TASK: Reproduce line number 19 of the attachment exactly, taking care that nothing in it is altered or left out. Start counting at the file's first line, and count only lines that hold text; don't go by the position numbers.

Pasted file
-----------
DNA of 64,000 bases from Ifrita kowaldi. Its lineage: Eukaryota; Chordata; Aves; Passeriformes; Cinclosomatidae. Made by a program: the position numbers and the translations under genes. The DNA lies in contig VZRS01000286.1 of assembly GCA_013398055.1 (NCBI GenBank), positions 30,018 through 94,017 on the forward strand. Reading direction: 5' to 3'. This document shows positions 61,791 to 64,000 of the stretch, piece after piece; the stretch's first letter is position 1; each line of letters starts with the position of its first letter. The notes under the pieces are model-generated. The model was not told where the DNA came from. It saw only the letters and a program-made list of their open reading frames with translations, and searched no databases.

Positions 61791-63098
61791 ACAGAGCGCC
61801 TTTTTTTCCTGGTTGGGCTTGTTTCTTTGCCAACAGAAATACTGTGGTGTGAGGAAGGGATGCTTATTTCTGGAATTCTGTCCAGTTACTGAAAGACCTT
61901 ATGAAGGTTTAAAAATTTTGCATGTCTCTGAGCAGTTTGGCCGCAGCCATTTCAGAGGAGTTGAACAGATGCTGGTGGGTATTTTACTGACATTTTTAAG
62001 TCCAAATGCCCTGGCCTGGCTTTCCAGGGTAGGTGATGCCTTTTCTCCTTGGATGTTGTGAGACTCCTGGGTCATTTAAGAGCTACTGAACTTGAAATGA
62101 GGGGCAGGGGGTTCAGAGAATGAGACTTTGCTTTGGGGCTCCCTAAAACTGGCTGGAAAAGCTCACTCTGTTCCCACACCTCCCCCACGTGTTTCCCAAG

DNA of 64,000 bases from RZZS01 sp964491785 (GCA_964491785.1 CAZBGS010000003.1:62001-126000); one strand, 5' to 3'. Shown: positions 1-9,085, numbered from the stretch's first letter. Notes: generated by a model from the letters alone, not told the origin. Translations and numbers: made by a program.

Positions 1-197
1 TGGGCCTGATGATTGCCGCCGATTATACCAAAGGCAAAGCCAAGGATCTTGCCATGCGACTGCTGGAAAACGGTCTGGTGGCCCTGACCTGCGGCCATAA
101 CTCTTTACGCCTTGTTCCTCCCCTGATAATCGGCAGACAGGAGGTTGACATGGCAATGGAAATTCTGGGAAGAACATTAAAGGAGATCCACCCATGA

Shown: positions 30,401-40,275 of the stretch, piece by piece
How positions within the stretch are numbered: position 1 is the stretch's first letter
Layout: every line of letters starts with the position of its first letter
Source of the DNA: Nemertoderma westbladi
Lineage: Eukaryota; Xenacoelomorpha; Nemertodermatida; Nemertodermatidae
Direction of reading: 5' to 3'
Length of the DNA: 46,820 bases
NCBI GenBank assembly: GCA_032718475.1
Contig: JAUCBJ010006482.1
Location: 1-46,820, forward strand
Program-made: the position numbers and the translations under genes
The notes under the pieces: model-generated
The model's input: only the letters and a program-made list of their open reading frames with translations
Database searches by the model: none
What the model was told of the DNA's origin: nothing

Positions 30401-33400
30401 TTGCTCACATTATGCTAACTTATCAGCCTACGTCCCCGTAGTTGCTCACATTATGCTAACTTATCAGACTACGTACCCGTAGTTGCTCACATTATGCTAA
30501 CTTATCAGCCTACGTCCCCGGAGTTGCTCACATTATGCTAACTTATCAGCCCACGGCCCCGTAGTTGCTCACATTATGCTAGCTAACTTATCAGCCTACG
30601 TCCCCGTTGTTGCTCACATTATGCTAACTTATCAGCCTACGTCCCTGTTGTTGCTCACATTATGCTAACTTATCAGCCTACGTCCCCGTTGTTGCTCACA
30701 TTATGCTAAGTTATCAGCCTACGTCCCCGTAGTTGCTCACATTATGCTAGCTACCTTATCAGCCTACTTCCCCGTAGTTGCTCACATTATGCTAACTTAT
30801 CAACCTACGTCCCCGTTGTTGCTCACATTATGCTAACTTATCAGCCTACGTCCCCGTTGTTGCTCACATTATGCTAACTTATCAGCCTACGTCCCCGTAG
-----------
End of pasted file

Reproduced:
NCBI GenBank assembly: GCA_032718475.1